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EU mulls Turkey sanctions over Varosha

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EU foreign ministers have assessed measures – including sanctions – they could take against Turkey for reopening the fenced-off abandoned beach resort of Varosha.

The EU’s foreign policy chief, Josep Borrell, said ministers in the bloc were evaluating options on the table after the Turkish Cypriot administration partially demilitarised Varosha and reopened it to tourists.

Discussions on the possibility of adopting measures, particularly targeted measures against people and entities involved in Turkey’s unilateral action in Varosha, will continue at the level of EU permanent representatives (COREPER).

Diplomatic sources said that during the Foreign Affairs Council (FAC) on Monday, Borrell pointed to the continuation of the discussion while also recognising that adopting confidence-building measures regarding Varosha could be a catalyst in the efforts to solve the Cyprus Problem.

Developments point to a continuation of the discussion on the EU’s reaction to the situation in Varosha, with Brussels also pointing to the need for resumption of UN-backed Cyprus talks.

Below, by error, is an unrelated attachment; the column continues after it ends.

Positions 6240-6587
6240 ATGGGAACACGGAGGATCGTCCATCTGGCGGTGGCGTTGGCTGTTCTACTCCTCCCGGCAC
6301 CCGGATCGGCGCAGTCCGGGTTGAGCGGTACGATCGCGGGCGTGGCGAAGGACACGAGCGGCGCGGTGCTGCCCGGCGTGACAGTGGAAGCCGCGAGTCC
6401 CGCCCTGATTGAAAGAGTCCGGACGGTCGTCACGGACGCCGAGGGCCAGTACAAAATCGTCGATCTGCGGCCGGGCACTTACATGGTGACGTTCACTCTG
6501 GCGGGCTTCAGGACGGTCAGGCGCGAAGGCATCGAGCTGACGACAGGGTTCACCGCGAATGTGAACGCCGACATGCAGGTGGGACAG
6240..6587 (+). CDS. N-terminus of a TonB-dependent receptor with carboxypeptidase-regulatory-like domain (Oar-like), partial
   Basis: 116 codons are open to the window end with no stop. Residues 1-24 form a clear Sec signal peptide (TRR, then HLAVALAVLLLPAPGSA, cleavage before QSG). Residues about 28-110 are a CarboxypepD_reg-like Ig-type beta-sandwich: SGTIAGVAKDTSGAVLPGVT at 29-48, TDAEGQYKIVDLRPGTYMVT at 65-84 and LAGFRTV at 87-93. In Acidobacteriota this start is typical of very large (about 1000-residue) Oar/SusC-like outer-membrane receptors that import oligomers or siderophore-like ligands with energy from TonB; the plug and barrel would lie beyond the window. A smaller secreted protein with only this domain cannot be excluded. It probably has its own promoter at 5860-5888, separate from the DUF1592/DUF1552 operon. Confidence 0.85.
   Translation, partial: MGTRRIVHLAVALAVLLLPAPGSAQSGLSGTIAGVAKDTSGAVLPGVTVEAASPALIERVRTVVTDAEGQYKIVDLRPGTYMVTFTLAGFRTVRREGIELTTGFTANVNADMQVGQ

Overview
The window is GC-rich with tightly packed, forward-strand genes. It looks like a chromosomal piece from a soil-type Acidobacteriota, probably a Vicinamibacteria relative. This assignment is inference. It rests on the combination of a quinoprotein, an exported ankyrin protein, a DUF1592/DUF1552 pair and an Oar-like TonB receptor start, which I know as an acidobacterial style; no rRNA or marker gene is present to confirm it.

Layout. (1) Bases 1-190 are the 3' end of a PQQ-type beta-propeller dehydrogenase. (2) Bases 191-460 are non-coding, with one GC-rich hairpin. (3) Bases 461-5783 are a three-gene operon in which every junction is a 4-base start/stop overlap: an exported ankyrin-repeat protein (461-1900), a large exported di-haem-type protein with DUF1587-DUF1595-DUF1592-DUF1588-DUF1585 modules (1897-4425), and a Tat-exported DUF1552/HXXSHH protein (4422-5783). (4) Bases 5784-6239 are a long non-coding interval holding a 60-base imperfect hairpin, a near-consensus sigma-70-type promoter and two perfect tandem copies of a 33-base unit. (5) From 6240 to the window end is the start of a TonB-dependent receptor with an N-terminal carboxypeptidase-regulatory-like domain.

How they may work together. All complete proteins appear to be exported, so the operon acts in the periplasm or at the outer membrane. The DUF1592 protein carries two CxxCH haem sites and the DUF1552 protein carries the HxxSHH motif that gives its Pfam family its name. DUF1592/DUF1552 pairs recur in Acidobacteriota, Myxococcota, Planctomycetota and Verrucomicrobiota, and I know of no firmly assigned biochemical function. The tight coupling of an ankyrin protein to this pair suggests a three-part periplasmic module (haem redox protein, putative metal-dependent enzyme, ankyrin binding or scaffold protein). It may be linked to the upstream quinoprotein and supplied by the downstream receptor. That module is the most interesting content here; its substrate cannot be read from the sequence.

Borrell had said the foreign ministers needed to move with specific decisions since the issue of Varosha has been discussed for a long time, and they had a range of options for legal and political measures.

Cypriot Foreign Minister Nikos Christodoulides argued the EU’s credibility would be endangered if no decisions were taken.

Christodoulides argued in favour of a two-pronged approach, consisting of adopting specific measures, which would not need to be enforced if Turkey accepted confidence-building measures on Varosha.

According to diplomatic sources, the countries that supported reaching specific decisions on Monday included Austria, Belgium, France, Greece, Estonia, Ireland, Malta and Luxembourg.

Austria, France, Greece, Ireland, and Luxembourg noted that Turkey would get the wrong message otherwise.

New German Foreign Minister Annalena Baerbock said she would need additional time to examine the options paper and evaluate their effects.

Italy and The Netherlands are also reported to have shown the same reservations over taking measures.

The international community has condemned the Varosha move, which Ankara is driving.

Under UN Security Resolutions, settlement in Varosha “by people other than its inhabitants” is prohibited.

Borrell said that ministers would not yet take concrete action and said it was crucial that Turkey “refrains from any actions that would further deteriorate the situation on the ground”.

Earlier this year, the EU condemned “Turkey’s unilateral steps and the unacceptable announcements” by President Recep Tayyip Erdogan and Turkish Cypriot leader Ersin Tatar to reopen the former resort.